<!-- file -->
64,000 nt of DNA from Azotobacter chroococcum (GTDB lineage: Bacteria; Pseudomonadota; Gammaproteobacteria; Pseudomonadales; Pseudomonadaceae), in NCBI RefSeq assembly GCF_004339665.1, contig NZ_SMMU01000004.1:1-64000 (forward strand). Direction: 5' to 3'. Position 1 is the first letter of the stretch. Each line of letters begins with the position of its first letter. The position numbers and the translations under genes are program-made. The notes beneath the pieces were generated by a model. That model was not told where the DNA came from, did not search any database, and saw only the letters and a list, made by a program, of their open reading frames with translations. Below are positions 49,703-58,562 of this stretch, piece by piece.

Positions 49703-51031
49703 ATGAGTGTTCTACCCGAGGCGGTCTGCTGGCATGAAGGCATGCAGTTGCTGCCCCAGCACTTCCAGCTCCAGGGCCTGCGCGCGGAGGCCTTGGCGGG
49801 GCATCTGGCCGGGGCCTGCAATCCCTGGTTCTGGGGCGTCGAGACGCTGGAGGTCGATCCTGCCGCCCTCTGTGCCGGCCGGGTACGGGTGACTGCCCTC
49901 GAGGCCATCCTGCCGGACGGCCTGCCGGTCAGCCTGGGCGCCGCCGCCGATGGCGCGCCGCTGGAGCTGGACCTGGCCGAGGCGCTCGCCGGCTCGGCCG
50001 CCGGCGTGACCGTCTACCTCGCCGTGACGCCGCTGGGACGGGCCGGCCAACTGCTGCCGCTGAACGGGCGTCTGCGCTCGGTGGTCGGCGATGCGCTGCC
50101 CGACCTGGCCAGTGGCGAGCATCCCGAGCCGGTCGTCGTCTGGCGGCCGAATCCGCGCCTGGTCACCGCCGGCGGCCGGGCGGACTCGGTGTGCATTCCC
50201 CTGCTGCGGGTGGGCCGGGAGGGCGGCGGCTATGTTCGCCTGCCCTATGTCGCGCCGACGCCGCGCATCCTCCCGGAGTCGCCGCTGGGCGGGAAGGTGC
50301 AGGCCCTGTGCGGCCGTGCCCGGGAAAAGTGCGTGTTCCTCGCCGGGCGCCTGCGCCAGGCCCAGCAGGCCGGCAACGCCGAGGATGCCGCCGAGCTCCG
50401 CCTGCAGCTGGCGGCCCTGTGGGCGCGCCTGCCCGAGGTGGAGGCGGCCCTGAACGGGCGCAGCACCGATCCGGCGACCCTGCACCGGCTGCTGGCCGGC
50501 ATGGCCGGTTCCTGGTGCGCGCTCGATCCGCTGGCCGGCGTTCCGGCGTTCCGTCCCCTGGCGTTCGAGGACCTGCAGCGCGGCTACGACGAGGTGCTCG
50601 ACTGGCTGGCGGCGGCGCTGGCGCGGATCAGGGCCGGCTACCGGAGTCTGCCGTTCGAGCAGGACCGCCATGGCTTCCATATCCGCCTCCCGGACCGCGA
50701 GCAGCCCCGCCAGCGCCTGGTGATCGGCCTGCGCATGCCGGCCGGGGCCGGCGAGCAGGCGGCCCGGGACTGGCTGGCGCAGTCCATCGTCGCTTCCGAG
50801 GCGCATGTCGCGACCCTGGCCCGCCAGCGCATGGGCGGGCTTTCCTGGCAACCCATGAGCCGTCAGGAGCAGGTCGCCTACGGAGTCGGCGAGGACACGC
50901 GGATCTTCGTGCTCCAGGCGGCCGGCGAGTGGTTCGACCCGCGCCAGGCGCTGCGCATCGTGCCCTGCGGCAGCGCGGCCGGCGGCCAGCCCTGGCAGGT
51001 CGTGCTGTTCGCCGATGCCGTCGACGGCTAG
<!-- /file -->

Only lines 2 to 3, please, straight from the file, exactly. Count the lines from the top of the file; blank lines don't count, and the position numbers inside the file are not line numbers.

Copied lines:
Positions 49703-51031
49703 ATGAGTGTTCTACCCGAGGCGGTCTGCTGGCATGAAGGCATGCAGTTGCTGCCCCAGCACTTCCAGCTCCAGGGCCTGCGCGCGGAGGCCTTGGCGGG